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A definitive test ....but unfortunately too expensive and slightly distructive.
It relies on DNA analysis, if it was practical you would not only know that your hilt is definately Rhino .....but also the species, the type of food it ate and the region where your 'horn hilt' roamed

http://nationalzoo.si.edu/Publicati...r_Forensics.cfm


Regards David
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Old 26th March 2008, 10:27 PM   #9
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Great stuff katana!

Apparently all Rhino horn post 1945 is also recognisable by the microscopic radation isotopes of plutoniam & uranium that dont show up in the true pre.1945 vases & handles.{So it must be incoprated in the horn through foodstuffs rather than just existance.]

But Aldermston charge a few pennys to run such a test I suspect!

I presume its a true age test for anything organic from post 1945?

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Old 27th March 2008, 12:18 AM   #10
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I Agree Tim, Asomotif , Craftmanship is most important, but the qualities of rhino to take fine carving and stand without splitting for centurys leave buffalo , goat & cow fast behind,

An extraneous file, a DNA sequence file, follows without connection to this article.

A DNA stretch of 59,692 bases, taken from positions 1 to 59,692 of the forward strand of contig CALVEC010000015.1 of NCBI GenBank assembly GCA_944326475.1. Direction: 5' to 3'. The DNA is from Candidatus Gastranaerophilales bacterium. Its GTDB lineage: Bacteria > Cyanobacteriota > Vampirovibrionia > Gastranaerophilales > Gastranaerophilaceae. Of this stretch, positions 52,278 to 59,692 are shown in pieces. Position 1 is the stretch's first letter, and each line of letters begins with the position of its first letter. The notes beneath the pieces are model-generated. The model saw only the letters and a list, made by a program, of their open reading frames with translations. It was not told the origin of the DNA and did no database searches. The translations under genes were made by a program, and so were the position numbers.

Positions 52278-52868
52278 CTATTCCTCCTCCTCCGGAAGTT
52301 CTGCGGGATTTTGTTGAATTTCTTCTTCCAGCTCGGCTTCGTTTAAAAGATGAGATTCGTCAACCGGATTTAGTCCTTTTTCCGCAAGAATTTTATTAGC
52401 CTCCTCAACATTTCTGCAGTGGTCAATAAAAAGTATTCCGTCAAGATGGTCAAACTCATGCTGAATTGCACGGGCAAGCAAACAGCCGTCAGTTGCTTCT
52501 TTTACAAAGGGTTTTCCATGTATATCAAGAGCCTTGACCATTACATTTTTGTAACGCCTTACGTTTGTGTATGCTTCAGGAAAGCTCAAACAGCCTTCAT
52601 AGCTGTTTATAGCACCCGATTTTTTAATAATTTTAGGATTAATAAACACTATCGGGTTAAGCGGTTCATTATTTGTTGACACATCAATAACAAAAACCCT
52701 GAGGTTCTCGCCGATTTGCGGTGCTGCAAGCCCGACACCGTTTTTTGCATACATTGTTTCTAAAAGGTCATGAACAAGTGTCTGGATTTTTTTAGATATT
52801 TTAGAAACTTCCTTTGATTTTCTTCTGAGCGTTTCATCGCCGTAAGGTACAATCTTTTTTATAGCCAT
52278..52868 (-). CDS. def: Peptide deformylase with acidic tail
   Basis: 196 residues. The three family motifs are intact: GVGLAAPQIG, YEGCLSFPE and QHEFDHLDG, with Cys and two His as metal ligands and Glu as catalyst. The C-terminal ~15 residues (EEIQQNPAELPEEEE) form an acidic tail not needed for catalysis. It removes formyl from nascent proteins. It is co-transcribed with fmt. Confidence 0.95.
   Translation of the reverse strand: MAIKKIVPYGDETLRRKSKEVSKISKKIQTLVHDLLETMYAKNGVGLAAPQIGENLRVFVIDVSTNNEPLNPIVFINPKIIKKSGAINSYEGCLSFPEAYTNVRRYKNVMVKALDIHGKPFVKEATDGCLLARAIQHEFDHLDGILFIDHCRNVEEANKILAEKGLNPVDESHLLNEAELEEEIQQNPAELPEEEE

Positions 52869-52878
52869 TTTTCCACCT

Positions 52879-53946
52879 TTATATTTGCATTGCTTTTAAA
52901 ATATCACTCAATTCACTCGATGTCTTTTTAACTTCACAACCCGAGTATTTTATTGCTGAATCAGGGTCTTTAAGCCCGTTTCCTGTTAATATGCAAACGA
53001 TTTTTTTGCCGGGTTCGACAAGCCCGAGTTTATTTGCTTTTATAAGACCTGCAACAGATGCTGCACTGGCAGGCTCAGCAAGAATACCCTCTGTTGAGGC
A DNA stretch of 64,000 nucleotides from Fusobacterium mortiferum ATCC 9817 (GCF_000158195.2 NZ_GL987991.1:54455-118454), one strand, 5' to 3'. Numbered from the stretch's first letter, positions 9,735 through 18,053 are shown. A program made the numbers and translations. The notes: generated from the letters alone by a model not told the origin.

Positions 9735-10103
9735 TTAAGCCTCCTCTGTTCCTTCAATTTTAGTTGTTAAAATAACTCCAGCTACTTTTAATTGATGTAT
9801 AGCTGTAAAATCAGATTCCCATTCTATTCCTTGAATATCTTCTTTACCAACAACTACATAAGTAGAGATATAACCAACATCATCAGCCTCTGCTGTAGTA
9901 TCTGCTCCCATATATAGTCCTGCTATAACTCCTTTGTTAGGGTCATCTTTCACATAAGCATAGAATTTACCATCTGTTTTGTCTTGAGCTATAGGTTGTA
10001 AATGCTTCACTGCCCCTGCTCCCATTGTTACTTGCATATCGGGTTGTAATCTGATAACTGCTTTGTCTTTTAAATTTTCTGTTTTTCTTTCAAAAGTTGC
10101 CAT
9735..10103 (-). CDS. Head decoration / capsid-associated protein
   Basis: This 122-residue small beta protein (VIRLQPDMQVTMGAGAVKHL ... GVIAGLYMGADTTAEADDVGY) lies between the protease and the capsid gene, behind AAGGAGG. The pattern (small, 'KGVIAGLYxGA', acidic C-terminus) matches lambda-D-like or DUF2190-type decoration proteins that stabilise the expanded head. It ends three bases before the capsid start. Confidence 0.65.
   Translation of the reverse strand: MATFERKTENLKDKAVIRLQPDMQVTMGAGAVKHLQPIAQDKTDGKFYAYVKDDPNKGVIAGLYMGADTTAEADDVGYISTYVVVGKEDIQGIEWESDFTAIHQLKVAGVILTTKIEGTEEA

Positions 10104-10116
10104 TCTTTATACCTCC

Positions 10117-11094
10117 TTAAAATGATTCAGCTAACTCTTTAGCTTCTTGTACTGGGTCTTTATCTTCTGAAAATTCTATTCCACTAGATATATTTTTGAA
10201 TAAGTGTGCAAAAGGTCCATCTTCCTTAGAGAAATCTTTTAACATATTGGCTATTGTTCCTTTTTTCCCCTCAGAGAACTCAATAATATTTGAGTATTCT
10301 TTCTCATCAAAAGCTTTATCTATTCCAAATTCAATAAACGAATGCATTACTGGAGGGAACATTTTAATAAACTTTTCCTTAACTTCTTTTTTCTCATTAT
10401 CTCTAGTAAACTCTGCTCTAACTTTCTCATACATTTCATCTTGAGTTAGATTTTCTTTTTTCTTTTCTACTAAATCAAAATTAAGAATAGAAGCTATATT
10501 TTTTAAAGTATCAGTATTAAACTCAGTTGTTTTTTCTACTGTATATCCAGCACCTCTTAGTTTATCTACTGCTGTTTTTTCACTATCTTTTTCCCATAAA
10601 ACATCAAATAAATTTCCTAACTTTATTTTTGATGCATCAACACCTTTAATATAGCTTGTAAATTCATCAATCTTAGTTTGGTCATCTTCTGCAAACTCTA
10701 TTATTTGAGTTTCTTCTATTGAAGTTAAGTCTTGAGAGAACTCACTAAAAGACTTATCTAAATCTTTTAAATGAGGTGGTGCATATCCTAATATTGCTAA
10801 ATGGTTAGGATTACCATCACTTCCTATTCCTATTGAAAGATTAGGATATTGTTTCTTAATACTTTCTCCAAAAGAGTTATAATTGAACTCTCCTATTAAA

Also of course its practical qualitys of grip & its historical significance in many cultures.

It becanme rare & valuable because it was great material. Not the other way round.

i guess the Chinese pharmascists must have goo tests, unless they can also just "see" it due to handling the real stuff.

I guess to some people Rhino horn is also a power motif? rather like Tiger teeth & human skulls?

But without doubt it is the soundest horn there is.

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Old 27th March 2008, 03:39 AM   #11
Amuk Murugul
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Default Thank You All!

Hullo everybody,

Thank you all for your input. I hope I become the wiser for it.
The reason for my post is that lately, there have been many sellers claiming the handles on their edged weapons being rhino horn. In some cases, these sellers are online, providing (sometimes blurry) photos.(How one can tell from photos, I don't know).